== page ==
Category Archives: Space Flight

20 January 1930

ALDRIN, Edwin Eugene, Jr., Apollo 11. (NASA)
Colonel Edwin Eugene Aldrin, Jr., United States Air Force, National Aeronautics and Space Administration Astronaut, in the Apollo 11 Lunar Module, Eagle. (NASA)
Edwin E. (“Buzz”) Aldrin, Jr., 1947. (The Amphitheatre)

20 January 1930: Colonel Edwin E. Aldrin, Jr., Sc.D., United States Air Force (Retired), was born at Glen Ridge, New Jersey, the second child of Edwin Eugene Aldrin, Aviation Director of Standard Oil Company of New Jersey, and Marion Gaddys Moon Aldrin.

The family resided in Montclair, New Jersey. “Buzz” Aldrin attended Montclair High School, and participated in football and track and field (pole vault). He graduated in 1947.

After high school, Aldrin turned down a full scholarship to attend the Massachusetts Institute of Technology (M.I.T.) and instead entered the United States Military Academy at West Point, New York. During his Plebe Year (freshman), Cadet Aldrin placed first in academics and physical education. He was a member of the French Club and the track and swim teams. In his third year he was a cadet corporal, and was designated as “distinguished.” He served as a cadet lieutenant during his final year.

Cadet Edwin Eugene Aldrin, Jr., 1951. (The Howitzer)

Aldrin graduated from West Point on 5 June 1951 with a Bachelor of Science Degree in Mechanical Engineering (B.S.M.E.). He was ranked third in his class. A notation in the class yearbook states,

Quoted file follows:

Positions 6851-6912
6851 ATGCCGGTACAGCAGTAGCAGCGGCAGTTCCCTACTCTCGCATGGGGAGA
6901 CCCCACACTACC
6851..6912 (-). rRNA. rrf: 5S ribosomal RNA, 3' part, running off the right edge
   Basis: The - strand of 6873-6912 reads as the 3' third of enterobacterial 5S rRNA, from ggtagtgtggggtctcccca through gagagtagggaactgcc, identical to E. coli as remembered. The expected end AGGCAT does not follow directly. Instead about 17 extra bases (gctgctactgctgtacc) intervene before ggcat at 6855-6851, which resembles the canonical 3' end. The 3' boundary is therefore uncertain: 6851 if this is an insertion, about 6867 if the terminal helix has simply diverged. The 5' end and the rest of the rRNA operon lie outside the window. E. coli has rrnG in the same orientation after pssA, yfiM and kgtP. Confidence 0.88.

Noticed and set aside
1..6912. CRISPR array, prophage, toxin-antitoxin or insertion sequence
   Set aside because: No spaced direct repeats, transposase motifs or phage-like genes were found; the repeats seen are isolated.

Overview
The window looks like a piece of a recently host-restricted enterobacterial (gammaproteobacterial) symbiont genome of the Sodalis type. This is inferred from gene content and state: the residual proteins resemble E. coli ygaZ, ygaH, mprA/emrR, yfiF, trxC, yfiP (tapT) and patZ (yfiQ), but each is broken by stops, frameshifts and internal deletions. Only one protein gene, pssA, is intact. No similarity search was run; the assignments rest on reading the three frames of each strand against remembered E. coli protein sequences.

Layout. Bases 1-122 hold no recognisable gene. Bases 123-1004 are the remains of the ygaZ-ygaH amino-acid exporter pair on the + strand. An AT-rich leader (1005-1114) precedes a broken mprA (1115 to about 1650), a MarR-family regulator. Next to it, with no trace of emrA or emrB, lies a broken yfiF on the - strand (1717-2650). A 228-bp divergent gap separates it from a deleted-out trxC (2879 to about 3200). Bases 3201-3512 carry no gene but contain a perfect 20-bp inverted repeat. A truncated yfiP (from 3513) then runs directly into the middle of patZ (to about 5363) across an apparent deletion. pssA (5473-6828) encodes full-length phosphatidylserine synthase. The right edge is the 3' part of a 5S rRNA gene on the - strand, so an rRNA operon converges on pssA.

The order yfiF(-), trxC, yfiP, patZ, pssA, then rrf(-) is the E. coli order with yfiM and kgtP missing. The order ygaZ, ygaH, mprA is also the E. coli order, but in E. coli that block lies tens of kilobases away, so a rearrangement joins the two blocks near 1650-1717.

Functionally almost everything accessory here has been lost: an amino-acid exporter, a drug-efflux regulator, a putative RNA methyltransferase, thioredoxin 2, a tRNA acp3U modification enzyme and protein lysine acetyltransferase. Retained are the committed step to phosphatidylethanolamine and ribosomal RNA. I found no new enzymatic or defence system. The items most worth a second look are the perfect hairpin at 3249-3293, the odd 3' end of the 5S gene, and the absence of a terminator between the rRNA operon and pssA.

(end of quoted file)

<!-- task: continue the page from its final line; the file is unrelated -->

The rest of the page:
“As is evidenced by his fine record at the Academy, Buzz should make a capable, dependable and efficient officer in the U.S. Air Force.”

The Howitzer 1951, at Page 98

Aldrin accepted a commission as a second lieutenant in the United States Air Force, with his date of rank retroactive to 1 June 1951. Second Lieutenant Aldrin was assigned to basic flight training at Bartow Air Force Base, Florida. Advanced training took place at Bryan Air Force Base, Texas. He trained as a fighter pilot and transitioned to the North American Aviation F-86 Sabre at Nellis Air Force Base, near Las Vegas, Nevada.

Lieutenant Aldrin flew the North American Aviation F-86E Sabre with the 16th Fighter Interceptor Squadron, 51st Fighter Interceptor Wing, located at Suwon Air Base (K-13), Korea. On 14 May 1953 he shot down an enemy Mikoyan-Gurevich MiG 15 fighter, for which he was awarded the Distinguished Flying Cross.¹ Three weeks later, 7 June, he shot down a second MiG 15.

Still images from the gun camera film show an enemy pilot bailing out of a Mikoyan-Gurevich MiG 15 shot down by Lieutenant Edwin E. (“Buzz”) Aldrin, U.S. Air Force, 5 miles south of the Yalu River, 14 May 1953. (U.S. Air Force)
1st Lieutenant Buzz Aldrin, 51st Fighter Interceptor Squadron, in teh cocpit of a North American Aviation F-86A Sabre, after shooting down an enemy MiG 15 fighter. (U.S. Air Force via Jet Pilot Overseas)